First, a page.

> old, ~30 the new one!).
>
> Trying to use `Control.Parallel.Strategies.evalList` for `possiblePrimes`
> resulted in a huge waste of memory, since it forced to generate an endless
> list, and does not stop?
>
> Trying the same for `primeFactors` did not gain any speed, but was not
> much slower at least, but I did not expect much, since I look at its head
> only?
>
> Only thing I could imagine to parallelize any further would be the
> takeWhile, but then I don't get how I should do it?
>
> Any ideas how to do it?
>
> TIA
> Norbert
>
> _______________________________________________
> Beginners mailing list
> Beginners at haskell.org
> http://www.haskell.org/mailman/listinfo/beginners
>
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parallelizing a function for generating prime numbers

Norbert Melzer
I had some fears, that there will be answers like this ;)

The problem with improving the generation itself is, that I don't
understand the faster implementations that I found (namely the
implementation of `Data.Numbers.Primes` in the `primes`-package and some
other Wheel-Sieves).

And for the Project-Euler-Problems I only use code that I have created
myself or at least I have a small idea how it works if it is from a package?


2014-05-16 18:33 GMT+02:00 Benjamin Edwards <edwards.benj at gmail.com>:

> Given the linear dependencies in prime number generation, shy of using a
> probabilistic sieving method, I'm not sure that it's possible to hope for
> any kind of parallel number generation. All you are going to do is for
> yourself to eat the cost of synchronisation for no gain.
>
> Ben
>
> On Fri May 16 2014 at 16:53:38, Norbert Melzer <timmelzer at gmail.com>
> wrote:
>
>> Hi there!
>>
>> I am trying to enhence the speed of my Project Euler solutions?
>>
>> My original function is this:
>>
>> ```haskell
>> problem10' ::  Integer
>> problem10' = sum $ takeWhile (<=2000000) primes
>>   where
>>     primes                  = filter isPrime possiblePrimes
>>     isPrime n               = n == head (primeFactors n)
>>      possiblePrimes          = (2:3:concat [ [6*pp-1, 6*pp+1] | pp <-
>> [1..] ])
>>     primeFactors m          = pf 2 m
>>     pf n m | n*n > m        = [m]
>>            | n*n       == m  = [n,n]
>>            | m `mod` n == 0  = n:pf n (m `div` n)
>>            | otherwise      = pf (n+1) m
>> ```
>>
>> Even if the generation of primes is relatively slow and could be much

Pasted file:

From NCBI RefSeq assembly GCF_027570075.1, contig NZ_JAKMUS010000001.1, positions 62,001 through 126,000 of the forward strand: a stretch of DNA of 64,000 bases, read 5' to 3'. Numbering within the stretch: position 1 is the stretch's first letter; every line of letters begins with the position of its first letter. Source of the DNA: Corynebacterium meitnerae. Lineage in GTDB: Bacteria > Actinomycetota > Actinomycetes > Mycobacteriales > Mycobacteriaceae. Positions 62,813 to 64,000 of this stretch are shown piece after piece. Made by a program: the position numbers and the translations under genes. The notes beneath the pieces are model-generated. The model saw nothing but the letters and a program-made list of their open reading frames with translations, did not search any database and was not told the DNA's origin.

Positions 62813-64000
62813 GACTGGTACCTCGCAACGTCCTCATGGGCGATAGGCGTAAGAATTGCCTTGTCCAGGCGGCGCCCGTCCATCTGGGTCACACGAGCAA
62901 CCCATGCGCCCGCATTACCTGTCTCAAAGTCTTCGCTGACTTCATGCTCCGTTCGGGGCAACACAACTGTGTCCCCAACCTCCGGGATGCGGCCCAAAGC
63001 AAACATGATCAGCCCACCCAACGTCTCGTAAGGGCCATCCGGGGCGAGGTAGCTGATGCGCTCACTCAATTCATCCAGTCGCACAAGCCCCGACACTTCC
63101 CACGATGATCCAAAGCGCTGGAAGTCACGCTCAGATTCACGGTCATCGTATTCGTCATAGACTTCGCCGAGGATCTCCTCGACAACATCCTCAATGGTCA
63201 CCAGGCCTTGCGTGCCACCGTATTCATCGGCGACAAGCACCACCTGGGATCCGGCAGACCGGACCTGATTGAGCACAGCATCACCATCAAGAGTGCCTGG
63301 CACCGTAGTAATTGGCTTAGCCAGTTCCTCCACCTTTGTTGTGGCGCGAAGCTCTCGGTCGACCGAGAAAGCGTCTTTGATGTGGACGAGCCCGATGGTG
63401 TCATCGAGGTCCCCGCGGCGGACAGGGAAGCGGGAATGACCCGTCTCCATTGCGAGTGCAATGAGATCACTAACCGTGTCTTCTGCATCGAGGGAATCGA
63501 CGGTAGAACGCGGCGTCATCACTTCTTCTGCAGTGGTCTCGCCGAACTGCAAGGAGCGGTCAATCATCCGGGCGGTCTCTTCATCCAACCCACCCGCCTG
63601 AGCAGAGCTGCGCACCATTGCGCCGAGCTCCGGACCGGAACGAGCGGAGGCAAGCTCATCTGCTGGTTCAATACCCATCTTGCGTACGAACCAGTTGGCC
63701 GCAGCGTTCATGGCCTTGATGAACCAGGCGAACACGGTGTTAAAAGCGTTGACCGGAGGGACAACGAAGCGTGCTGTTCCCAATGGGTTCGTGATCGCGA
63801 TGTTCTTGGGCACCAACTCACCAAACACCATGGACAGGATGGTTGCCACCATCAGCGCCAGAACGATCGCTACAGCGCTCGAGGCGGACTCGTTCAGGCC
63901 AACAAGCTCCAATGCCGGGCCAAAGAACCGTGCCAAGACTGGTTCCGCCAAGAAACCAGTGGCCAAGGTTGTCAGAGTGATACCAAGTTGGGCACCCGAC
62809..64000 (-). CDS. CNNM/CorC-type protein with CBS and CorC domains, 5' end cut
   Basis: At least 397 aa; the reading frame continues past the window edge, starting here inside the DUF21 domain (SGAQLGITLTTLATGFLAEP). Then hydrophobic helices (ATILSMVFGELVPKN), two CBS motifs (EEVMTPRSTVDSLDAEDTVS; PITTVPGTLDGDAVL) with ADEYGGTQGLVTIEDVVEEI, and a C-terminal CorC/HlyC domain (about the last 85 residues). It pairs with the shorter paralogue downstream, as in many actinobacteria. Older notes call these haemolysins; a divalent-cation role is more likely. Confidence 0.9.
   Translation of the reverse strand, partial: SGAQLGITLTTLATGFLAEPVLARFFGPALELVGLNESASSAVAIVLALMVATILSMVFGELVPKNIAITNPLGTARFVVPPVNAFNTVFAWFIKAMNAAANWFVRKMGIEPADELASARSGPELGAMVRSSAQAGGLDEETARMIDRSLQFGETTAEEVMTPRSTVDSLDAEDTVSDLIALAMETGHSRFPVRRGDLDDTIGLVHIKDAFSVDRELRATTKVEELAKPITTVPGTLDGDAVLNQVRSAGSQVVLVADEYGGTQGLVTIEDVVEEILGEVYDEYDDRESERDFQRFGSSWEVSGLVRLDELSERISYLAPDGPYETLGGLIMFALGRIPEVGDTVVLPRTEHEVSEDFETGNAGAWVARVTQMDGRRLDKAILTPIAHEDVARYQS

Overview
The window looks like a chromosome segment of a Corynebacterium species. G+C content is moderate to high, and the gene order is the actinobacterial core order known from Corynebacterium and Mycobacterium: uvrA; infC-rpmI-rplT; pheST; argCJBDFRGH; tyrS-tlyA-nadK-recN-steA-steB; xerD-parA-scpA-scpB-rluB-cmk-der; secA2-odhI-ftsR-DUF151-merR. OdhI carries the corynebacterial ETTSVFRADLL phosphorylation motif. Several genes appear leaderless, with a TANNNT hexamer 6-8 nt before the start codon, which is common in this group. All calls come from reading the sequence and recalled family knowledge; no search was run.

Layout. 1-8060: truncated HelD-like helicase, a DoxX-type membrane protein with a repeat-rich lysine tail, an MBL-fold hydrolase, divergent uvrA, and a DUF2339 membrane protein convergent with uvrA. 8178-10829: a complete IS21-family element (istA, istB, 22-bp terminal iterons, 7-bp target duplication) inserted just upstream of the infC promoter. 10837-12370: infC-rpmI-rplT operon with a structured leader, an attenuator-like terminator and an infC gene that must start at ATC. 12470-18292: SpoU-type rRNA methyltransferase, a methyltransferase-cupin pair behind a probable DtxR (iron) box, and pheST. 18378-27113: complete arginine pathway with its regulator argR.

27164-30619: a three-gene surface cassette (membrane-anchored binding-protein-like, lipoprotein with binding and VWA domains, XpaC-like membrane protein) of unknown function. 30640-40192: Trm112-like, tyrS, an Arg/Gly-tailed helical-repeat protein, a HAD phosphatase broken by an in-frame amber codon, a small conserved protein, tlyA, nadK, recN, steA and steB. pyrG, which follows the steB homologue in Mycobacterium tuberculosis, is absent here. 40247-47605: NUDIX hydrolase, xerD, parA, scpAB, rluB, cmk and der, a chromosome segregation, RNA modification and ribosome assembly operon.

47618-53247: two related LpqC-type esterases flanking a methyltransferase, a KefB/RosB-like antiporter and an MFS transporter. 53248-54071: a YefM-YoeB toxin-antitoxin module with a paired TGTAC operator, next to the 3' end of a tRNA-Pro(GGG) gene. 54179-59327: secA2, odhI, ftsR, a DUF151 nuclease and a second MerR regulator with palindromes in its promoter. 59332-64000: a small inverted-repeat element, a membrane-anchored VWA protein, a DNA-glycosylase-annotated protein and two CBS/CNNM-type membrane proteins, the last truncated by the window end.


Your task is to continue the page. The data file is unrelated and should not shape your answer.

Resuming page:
>> better, I want to focus on parallelization, so I tried the following:
>>
>> ```haskell
>> parFilter :: (a -> Bool) -> [a] -> [a]
>> parFilter _ [] = []
>> parFilter f (x:xs) =
>>   let px = f x
>>       pxs = parFilter f xs
>>   in par px $ par pxs $ case px of True -> x : pxs
>>                                    False -> pxs
>>
>> problem10' ::  Integer
>> problem10' = sum $ takeWhile (<=2000000) primes
>>   where
>>     primes                  = parFilter isPrime possiblePrimes
>>     isPrime n               = n == head (primeFactors n)
>>     possiblePrimes          = (2:3:concat [ [6*pp-1, 6*pp+1] | pp <-
>> [1..] ])
>>     primeFactors m          = pf 2 m
>>     pf n m | n*n > m        = [m]
>>            | n*n       == m  = [n,n]
>>            | m `mod` n == 0  = n:pf n (m `div` n)
>>            | otherwise      = pf (n+1) m
>> ```
>>
>> This approach was about half as slow as the first solution (~15 seconds
>> old, ~30 the new one!).
>>
>> Trying to use `Control.Parallel.Strategies.evalList` for `possiblePrimes`
>> resulted in a huge waste of memory, since it forced to generate an endless
>> list, and does not stop?
>>
>> Trying the same for `primeFactors` did not gain any speed, but was not
>> much slower at least, but I did not expect much, since I look at its head
>> only?
>>
>> Only thing I could imagine to parallelize any further would be the
>> takeWhile, but then I don't get how I should do it?
>>
>> Any ideas how to do it?
>>
>> TIA
>> Norbert
>>
>> _______________________________________________
>> Beginners mailing list
>> Beginners at haskell.org
>> http://www.haskell.org/mailman/listinfo/beginners
>>
>
> _______________________________________________
> Beginners mailing list
> Beginners at haskell.org
> http://www.haskell.org/mailman/listinfo/beginners
>
>